A day: at the office
Today is A Day in Life Photo Project, and I’m participating. I’m so excited! This is what its about:

It’s called Aday.org, and this project was initiated by the Swedish foundation Expressions of Humankind (which supports scientific research and education centered around the photographic image and the written word). They’re asking the world’s inhabitants (you!) to grab their cameras and start snapping to capture daily life and preserve moments for future generations.

They write:

Photograph on May 15th! You have one day to join thousands around the world in using the power of photography to create, share and compare perspectives on daily life! Don’t miss it! You can upload your images until May 22nd.

I didn’t know about this world wide photo event until after lunch today but when I read up about it I got very excited. This is exactly the kind of project I would start if I had the funds to make a website like aday.org! But even if it wasn’t me who started it I’ve tried to help “spread the world” by tweeting, bookmarking and pinning the project!

Even if you didn’t know that today was a big documentation day you might have snapped a few photos anyway. If they are dated 15th of May 2012 you can upload them to the site and be part of this awesome super cool project! Some photos will be included in a book, an exhibition for sure the online gallery and all photos will be archived for the future, far down in the vault of some mountain probably. That’s what I call backing up your HD!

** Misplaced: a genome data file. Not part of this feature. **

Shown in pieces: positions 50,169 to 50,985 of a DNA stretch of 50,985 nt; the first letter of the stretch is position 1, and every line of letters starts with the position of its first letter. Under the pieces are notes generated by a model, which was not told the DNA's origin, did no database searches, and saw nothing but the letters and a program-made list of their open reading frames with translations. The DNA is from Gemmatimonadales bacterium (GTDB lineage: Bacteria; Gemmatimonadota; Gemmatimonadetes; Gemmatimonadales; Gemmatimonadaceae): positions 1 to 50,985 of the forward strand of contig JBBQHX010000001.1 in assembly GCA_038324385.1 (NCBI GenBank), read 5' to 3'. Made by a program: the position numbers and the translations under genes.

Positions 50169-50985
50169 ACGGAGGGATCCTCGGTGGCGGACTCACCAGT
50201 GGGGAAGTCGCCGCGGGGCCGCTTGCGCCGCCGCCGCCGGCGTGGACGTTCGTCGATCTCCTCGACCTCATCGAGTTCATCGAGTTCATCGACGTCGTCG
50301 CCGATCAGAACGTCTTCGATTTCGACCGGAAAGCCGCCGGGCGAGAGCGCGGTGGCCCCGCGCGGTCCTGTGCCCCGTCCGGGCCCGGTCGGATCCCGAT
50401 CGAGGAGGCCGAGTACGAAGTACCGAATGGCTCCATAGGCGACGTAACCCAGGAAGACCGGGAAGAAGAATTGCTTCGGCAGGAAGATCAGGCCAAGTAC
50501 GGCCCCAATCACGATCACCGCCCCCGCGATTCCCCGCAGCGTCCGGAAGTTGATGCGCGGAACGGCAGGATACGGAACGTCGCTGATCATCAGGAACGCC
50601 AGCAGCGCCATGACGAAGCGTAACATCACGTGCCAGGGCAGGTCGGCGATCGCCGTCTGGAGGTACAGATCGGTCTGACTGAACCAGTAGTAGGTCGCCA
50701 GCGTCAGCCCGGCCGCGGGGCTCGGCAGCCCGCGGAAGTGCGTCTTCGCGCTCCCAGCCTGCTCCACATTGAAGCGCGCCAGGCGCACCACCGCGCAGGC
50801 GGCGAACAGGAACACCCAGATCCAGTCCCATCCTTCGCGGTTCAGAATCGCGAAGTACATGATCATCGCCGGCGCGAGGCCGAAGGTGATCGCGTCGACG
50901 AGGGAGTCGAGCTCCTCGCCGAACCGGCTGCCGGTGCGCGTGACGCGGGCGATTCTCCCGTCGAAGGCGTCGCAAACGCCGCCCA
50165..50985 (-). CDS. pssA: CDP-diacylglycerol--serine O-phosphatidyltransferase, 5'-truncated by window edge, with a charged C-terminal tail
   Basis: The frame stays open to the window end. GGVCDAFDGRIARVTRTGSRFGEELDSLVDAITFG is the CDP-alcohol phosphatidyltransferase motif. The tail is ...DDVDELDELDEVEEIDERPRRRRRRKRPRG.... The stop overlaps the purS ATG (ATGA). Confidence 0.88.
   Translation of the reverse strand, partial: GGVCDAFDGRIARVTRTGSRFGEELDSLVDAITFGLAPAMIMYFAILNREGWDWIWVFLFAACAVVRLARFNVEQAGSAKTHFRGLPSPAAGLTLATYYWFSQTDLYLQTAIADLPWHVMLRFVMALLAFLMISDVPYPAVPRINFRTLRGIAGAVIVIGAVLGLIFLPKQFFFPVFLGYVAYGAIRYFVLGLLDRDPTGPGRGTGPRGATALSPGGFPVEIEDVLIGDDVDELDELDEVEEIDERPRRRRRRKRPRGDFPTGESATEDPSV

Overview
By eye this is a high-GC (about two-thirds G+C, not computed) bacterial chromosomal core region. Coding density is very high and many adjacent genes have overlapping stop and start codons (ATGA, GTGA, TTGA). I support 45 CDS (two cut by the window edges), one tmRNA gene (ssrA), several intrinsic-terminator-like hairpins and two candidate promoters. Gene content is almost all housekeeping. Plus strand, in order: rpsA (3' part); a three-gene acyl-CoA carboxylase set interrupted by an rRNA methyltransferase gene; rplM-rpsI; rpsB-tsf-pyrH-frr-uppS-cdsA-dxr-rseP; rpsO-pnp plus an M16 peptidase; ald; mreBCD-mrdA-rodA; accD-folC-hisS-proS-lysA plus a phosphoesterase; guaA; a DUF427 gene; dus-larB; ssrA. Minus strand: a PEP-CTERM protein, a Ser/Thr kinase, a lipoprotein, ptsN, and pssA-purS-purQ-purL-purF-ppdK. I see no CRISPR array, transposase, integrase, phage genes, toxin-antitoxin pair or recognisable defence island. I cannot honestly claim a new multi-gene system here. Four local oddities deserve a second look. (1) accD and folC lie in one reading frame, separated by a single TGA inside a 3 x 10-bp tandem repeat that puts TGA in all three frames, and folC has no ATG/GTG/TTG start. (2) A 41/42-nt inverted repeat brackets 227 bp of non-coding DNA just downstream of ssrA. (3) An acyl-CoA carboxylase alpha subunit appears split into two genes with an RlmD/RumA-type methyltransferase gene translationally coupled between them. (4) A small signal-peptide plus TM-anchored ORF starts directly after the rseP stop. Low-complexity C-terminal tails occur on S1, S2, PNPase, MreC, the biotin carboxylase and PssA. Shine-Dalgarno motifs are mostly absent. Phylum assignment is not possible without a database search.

You are only allowed to upload 10 photos to the project site, so it’s not a huge project. The themes are broad and personal: work (or unemployment), home and connection.

I’ve used my htc android smartphone, and the photo enhancing app Vignette (I use it all the time and totally love it) to document today. I think it’s quite apropriate to, in 2012, document your life using a phone camera.

A day: at t-centralen in Stockholm

After I found out about this today, it has got me thinking about change and technology:

The way we carry a camera, what we photograph (+ where and with who we choose to share them) and the filters we apply to our photos says a lot about our time. Just a few years ago the photo processing that goes on in our phones wasn’t availible until you had downloaded your photos to a computer and opened them in a editing program. A few years before that, digital photography wasn’t even invented and you had to waith 20 or 30 years until your photos got the “vintage feel” that we now apply with a push of a button! It’s amazing to think about technology is evolving, and how quickly we adapt and “forget” how we used to do things.

I’m thinking about what I personally will leave for future generations from my life… How will the future people of earth interpret my digital footprints (if they are still there in the future)?

If you can’t access aday.org you can read about the photo project here – and then snap a photo! #aday12